In the late 1990s, widespread outbreaks of Pierce's disease in grapevines were linked to transmission via the glassy-winged sharpshooter (GWSS), threatening California's multibillion-dollar table, raisin and wine grape industries. Government agencies responded to the crisis by implementing two control programs to manage GWSS. We analyzed the long-term economic impact of these two programs on citrus, grape and nursery producers. The net economic effects on all citrus producers and on grape producers in the southern San Joaquin Valley were insignificant, while all grape producers in the Temecula Valley saw an average increase in annual production costs of about $13.04 an acre. Based on our survey of nurseries in Southern California, approximately 11% had an infestation in 2008 and 2009, but only 3.0% in 2010. Average losses to nurseries per GWSS infestation were about $12,238. Nursery producers also undertook a variety of pest control methods to prevent infestations and plant losses, and to meet quarantine regulations. Average annual per-acre costs of these approaches were $2,975 for barrier methods to prevent GWSS from entering a premises, $1,032 in pesticide controls and $1,588 for in-house monitoring.
Foothill abortion, also known as epizootic bovine abortion (EBA), has been a long-standing problem for California beef cattle producers. It is a major source of economic loss for California cow and calf producers, and in the 1990s it was estimated that 5% to 10% (45,000 to 90,000 calves) of the California beef calf crop may be lost each year (Bushnell et al. 1991). UC Cooperative Extension (UCCE) farm advisors, specialists and UC Davis School of Veterinary Medicine (SVM) faculty have worked on this disease for nearly 50 years. This long research process finally moved forward in 2005, when the causative agent was identified.
The academic and government research on GWSS and PD received support from the state's viticulture and enology industries and even local government before and during the Temecula Valley outbreak. Industry organizations partnering with CDFA and UC Division of Agriculture and Natural Resources (UC ANR) in these efforts included the American Vineyard Foundation, the California Table Grape Commission, the California Raisin Board and the California Rootstock Commission. UC ANR and CDFA provided coordination to prioritize research, avoid duplication and maximize the collective benefits of the programs. Since 1999, USDA has provided about 75% of the funding for PD control and research, and the state of California, industry and UC have provided the rest. California legislation initiated a statewide assessment on wine grapes to support research and related activities, raising about $46 million to date (Tumber et al. 2014; Wiggins 2001). The timeline here highlights some of the key events in the efforts to contain and find solutions to the PD outbreak in California.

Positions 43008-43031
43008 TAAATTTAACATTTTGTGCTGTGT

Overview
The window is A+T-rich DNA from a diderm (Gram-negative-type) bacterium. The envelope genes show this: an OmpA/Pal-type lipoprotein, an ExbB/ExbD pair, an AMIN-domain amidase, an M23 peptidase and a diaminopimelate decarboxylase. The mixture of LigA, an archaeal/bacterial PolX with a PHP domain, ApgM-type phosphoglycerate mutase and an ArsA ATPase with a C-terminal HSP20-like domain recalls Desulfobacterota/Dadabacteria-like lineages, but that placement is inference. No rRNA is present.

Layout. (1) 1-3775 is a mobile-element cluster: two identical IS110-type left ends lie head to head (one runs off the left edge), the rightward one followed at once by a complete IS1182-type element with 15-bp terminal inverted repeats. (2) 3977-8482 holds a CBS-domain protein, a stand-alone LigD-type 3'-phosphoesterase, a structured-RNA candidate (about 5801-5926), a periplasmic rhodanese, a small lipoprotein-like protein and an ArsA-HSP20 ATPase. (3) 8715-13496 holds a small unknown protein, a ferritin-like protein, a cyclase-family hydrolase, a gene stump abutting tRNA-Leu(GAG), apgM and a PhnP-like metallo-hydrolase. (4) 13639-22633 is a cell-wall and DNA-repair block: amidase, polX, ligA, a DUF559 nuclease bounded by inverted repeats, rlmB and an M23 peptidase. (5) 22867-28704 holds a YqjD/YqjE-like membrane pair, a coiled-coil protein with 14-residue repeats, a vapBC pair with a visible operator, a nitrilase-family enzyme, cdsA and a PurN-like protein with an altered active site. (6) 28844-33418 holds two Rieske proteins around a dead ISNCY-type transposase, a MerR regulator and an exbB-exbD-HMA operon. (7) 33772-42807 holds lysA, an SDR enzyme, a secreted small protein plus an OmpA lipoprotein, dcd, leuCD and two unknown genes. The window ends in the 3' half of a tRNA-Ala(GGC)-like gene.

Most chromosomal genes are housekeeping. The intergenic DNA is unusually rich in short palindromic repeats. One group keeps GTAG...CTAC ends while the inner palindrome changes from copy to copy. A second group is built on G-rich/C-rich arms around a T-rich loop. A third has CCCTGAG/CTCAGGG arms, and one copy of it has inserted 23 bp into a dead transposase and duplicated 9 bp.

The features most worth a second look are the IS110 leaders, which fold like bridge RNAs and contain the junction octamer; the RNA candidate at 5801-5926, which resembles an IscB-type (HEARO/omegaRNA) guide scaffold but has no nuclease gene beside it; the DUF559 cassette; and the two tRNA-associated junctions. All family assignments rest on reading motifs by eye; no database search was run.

Worldwide, the majority of the plant species that are developing herbicide resistance are those that occur as weeds in agricultural environments, on roadsides and in other rights-of-way. In contrast, herbicide resistance is not nearly so common in weeds of natural areas or rangelands. A search of the International Survey of Herbicide Resistant Weeds ( weedscience.com ) revealed no herbicide-resistant weeds (i.e., invasive nonnative species) listed for terrestrial natural areas anywhere in the world, and only two resistant weeds listed for aquatic areas, both of them in Florida. In pastures, 15 species worldwide have developed resistance, eight of which are considered primarily as agricultural weeds. Only two of those 15 are found in pastures within the United States, and none occurs in any Western state.
Weed management systems in California vegetable crops can be described as robust, complex, multitactic and integrated. Vegetable herbicides generally make up just one component in a multicomponent weed management system. With California's seasonally dry weather and growers’ ability to control soil moisture by means of irrigation scheduling, it becomes possible for the grower to apply effective cultural and physical control practices, such as preparation of stale seedbeds and inter-row cultivation. Redundancy is designed into the weed management system to minimize weed emergence in the crop. The key tools that make up an integrated vegetable weed management system are field selection, sanitation, crop rotation, land preparation, stale seedbeds, herbicides and physical weed control (UC IPM 2009). Growers who carefully apply these practices are able to manage weeds effectively and reduce the presence of weed seeds in the soil seedbank.
Editorial, News, Letters and Science Briefs
California's numerous ports of entry and borders provide plenty of opportunities for exotic and invasive insects, weeds and plant diseases to enter the state. Some of these species are intentionally introduced, while others arrive accidentally. Once here, they can benefit from the lack of natural controls of their native environments and thrive in new plant or animal systems and management practices. Here are five significant and new arrivals to California under investigation by UC scientists.
UCANR's five strategic initiatives seek new ways of partnering within and outside the university to tackle emerging issues in California. As part of this strategic vision, the Division annually funds research and extension projects in and across all initiatives. Four recent and ongoing studies in the Endemic and Invasive Pests and Diseases Strategic Initiative are profiled here.